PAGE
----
I believe I have read every one of Nora Roberts's romantic suspense novels. Maybe because I have read so many of this genre, I can often guess "who done it" halfway through the book. The beauty of Roberts's writing is that, even if I guess the "who" part correctly, there are enough subplots and twists that I keep reading to the end to discover the "why."
Roberts's latest novel, THE VILLA, centers on the wine industry. Known around the world for both their Italian and California vintages, family owned Giambelli Wines are about to celebrate their centennial year. Matriarch Tereza Giambelli, in order to preserve the winery's excellent reputation for the next 100 years, forms a merger with her husband Eli's winery, MacMillian Wines. In order to ensure that this happens, she decrees that her granddaughter, Sophia, top Public Relations executive for Giambelli, and Tyler MacMillian, heir apparent to his grandfather, must work together as partners for a year. Sophie will teach Ty the business end of marketing fine wines, and Ty will teach Sophie the fine points of running a successful vineyard and winery. In addition, La Signora, as Tereza is known, has brought in an outsider, David Cutter, to be COO of the new company.
Neither Sophie nor Ty are happy about working together. Although they have known each other for most of their lives --- after all, their respective grandparents have been married almost 25 years --- they are in many ways opposites. Ty considers himself a farmer and is most comfortable tending the vineyards or overseeing the bottling of the wine they produce. Sophie is at home in the executive office suite creating new advertising and marketing campaigns. Now they must spend at least half of each day learning the other's trade. Added to this is the fact that several bottles of Giambelli wine have been tampered with, resulting in the deaths of two employees and the subsequent police investigation.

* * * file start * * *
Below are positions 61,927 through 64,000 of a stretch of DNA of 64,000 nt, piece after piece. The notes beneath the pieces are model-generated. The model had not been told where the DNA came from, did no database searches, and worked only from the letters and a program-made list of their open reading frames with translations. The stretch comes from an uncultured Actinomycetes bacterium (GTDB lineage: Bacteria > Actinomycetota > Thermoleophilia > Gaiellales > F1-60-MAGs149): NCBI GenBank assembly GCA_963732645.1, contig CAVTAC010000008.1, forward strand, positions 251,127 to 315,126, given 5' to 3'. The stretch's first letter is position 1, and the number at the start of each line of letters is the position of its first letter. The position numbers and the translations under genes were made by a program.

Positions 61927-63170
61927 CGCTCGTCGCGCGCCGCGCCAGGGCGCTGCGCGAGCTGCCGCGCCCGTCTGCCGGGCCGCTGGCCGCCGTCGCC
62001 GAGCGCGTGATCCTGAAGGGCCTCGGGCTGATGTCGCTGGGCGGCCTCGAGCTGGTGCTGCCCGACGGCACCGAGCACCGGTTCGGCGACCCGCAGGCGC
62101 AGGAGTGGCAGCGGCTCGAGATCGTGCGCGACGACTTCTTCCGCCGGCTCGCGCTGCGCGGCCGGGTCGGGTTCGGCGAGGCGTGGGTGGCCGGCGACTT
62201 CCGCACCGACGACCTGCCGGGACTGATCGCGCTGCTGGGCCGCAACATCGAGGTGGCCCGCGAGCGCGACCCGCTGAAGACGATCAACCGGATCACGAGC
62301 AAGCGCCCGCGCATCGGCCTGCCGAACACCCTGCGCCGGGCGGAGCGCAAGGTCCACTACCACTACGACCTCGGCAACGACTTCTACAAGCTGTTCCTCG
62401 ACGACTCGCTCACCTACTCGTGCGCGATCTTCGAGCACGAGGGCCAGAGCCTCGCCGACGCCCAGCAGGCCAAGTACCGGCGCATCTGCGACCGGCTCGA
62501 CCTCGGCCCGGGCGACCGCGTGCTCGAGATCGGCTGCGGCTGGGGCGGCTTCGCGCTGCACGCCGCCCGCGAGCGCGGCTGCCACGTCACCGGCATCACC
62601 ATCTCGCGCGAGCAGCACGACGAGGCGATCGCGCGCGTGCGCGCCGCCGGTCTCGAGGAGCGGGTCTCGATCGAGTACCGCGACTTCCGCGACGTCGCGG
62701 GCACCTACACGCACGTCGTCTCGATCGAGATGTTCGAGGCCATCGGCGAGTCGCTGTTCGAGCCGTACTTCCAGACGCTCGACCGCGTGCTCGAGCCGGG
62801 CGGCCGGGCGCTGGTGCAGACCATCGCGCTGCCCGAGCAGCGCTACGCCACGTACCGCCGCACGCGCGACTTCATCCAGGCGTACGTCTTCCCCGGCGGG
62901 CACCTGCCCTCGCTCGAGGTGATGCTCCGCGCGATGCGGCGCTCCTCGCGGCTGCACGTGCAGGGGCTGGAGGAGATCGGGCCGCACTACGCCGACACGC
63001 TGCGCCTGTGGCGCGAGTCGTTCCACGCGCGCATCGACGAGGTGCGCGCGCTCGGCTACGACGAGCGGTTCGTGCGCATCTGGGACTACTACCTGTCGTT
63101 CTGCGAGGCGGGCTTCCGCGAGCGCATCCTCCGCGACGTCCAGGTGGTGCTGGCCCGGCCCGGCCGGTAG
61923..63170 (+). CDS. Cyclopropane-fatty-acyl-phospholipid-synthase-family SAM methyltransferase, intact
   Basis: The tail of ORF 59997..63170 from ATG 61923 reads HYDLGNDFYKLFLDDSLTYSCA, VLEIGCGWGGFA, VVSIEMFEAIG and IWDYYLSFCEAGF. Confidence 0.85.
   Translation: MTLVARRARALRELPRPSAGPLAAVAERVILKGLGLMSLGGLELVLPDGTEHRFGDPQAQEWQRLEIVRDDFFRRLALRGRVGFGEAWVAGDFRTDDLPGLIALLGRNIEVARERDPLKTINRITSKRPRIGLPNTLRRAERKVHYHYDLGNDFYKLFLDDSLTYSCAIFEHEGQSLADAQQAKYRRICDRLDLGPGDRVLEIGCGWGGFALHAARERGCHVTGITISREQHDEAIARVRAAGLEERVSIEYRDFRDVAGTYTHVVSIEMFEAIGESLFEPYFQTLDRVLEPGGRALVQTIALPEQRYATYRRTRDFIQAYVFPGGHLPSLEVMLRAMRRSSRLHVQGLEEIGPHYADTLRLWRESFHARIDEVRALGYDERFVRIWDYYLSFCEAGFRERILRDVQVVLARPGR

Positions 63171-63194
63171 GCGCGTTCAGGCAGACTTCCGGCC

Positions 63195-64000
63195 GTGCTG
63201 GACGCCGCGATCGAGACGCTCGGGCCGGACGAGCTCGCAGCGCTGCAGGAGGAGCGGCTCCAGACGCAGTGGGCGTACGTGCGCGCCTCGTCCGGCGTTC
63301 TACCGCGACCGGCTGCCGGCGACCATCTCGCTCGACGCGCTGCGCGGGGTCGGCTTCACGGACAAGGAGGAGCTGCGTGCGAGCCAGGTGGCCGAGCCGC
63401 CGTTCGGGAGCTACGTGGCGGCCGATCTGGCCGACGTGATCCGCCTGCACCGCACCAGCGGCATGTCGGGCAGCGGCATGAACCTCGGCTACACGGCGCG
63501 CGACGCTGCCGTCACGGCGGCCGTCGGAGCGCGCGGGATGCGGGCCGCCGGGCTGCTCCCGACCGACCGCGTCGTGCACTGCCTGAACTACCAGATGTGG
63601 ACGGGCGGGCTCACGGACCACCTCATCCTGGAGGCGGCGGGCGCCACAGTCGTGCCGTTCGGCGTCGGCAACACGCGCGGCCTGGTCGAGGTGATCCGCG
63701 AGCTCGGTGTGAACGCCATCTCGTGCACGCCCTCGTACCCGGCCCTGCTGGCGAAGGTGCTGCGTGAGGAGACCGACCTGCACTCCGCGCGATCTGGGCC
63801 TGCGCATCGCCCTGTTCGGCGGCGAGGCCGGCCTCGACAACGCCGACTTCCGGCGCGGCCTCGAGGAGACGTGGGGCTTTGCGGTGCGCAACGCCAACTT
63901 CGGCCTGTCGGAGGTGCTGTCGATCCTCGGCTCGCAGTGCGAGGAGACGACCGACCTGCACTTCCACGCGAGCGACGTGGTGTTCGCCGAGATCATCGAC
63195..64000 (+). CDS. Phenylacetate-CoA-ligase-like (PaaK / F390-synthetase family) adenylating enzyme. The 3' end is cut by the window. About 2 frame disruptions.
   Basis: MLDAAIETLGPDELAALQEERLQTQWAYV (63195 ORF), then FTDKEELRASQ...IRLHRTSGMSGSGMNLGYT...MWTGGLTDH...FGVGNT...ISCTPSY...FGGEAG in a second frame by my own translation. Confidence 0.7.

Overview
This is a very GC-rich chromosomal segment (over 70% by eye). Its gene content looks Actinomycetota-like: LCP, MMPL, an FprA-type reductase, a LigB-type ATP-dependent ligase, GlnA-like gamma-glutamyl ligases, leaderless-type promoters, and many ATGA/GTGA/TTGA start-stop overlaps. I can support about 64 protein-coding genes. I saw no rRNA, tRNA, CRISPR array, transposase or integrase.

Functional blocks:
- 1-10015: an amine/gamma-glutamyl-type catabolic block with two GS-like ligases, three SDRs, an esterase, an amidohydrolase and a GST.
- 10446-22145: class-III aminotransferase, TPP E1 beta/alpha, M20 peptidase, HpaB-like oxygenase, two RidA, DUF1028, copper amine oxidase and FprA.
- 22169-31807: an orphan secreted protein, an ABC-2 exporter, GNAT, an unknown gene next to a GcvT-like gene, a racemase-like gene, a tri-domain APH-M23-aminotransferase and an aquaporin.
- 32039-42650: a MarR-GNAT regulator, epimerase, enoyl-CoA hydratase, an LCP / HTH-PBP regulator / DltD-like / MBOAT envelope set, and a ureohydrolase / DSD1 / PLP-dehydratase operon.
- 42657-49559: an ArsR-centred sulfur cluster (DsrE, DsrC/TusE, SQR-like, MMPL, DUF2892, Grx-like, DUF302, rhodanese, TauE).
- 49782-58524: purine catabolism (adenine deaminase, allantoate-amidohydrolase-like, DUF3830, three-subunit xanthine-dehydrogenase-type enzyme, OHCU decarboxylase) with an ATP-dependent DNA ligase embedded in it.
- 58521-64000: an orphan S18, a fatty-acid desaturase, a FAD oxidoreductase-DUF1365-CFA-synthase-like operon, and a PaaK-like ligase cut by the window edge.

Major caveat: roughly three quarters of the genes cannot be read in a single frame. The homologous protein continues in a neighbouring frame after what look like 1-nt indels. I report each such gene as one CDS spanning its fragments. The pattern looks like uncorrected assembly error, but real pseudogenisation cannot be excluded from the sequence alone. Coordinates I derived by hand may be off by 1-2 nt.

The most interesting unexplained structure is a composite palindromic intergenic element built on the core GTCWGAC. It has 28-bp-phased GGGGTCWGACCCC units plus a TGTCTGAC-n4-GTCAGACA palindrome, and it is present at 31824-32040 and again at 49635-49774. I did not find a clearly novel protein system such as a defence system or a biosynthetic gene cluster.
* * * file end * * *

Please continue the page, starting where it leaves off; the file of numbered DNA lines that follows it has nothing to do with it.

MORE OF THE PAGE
As Sophie struggles to learn the production side of the winery and combat the negative press surrounding the wine tampering, she must also deal with her strained relationship with her father, Tony Avano, a sales manager for Giambelli who has been estranged from her mother Pilar for many years. He has finally asked Pilar for a divorce so that he can marry Rene, a tough social climber who has only her own interests at heart. The day after the divorce is granted, Tony marries Rene and appears with her at a Giambelli charity function intended to eliminate some of the distrust caused by the wine tampering. Rene creates a public scene between Tony and key members of the family, including Sophia. The next day, Tony is discovered murdered in Sophia's San Francisco apartment.
I read most of THE VILLA while on vacation. Lying on the beach, at least five women saw me reading the book and asked where I had found it. The same thing happened on the plane ride home. When I explained that I was reading a reviewer's copy, and the book was due in the stores in about 2 weeks, all of them just about cheered. Everyone said they would look for it in their favorite bookstore as soon as they returned home, reserving a copy if it was not yet available. This attests to Nora Roberts's continuing popularity and her remarkable ability to write one engrossing bestseller after another.
Reviewed by Debbie Ann Weiner on March 19, 2001